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This article is taken from PN Review 175, Volume 33 Number 5, May - June 2007.

The Abandonment of Song: Taking the Popular Song Seriously Adrian May

'Strange how potent cheap music is'
                                                         Noel Coward

In the school, on the bus, on the holiday
When coming, when going, when the world's in the way
At the end of the night, in the morning's cock crow
When you know what you feel, when you feel you don't know

Drunk or sober, it won't be long
Before you resort to a simple song

That was one way I tried to express the ubiquity of song and the sense of song being something we abandon ourselves to at moments that still seem to require a song from us. Why do we have to sing when drunk? When sad? When happy?

Later in the same song, I described feeling 'Like the mad old girl in the ward I saw/ ... glad to be singing Five Minutes More'. This was an elderly woman I knew from my own village in south Essex, shortly to die and suffering from the abandoning of reason that can come with great age, singing an old song from the 1930s that says, 'Just give me five minutes more/ Five minutes more/ Five minutes more in your arms'. It was as if she was asking for five minutes more of life from the depths of her abandonment of self.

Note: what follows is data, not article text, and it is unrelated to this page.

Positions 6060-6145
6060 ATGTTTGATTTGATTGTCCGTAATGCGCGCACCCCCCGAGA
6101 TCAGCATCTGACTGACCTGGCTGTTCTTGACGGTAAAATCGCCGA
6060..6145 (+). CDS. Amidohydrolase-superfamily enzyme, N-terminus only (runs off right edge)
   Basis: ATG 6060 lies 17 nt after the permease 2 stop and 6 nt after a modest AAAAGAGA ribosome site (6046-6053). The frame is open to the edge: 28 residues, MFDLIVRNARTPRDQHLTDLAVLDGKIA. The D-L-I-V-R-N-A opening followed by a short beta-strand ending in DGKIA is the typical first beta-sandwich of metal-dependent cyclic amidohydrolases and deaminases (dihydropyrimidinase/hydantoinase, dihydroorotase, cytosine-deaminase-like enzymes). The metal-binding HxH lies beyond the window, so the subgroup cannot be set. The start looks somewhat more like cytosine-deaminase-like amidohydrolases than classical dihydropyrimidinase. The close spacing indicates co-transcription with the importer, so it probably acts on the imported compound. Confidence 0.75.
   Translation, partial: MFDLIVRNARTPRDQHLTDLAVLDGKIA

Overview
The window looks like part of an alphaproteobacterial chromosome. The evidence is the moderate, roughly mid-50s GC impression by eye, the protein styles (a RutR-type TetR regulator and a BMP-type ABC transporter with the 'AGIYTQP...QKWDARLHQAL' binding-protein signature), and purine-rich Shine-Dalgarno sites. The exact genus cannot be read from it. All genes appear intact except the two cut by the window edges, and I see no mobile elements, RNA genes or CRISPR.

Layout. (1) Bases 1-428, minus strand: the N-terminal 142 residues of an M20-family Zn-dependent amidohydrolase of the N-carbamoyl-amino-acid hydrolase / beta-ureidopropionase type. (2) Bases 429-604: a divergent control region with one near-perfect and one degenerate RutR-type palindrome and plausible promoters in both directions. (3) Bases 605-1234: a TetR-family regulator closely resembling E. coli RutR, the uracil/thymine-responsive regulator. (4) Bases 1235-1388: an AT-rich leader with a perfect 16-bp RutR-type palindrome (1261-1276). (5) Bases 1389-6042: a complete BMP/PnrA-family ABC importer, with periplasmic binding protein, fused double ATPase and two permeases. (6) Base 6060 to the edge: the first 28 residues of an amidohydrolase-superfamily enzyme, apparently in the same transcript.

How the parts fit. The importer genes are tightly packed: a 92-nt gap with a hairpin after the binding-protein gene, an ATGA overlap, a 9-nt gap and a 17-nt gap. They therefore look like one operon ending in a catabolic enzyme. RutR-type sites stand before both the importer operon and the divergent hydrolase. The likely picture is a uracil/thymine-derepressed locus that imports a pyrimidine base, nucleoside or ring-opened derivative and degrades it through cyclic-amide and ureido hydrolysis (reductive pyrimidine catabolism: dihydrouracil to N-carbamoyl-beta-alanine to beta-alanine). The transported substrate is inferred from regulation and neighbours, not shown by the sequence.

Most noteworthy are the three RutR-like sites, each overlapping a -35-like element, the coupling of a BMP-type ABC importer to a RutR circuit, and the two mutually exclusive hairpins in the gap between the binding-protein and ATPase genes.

Arthur Koestler, in The Act of Creation (1964), points out how laughter, as a physical thing, ...


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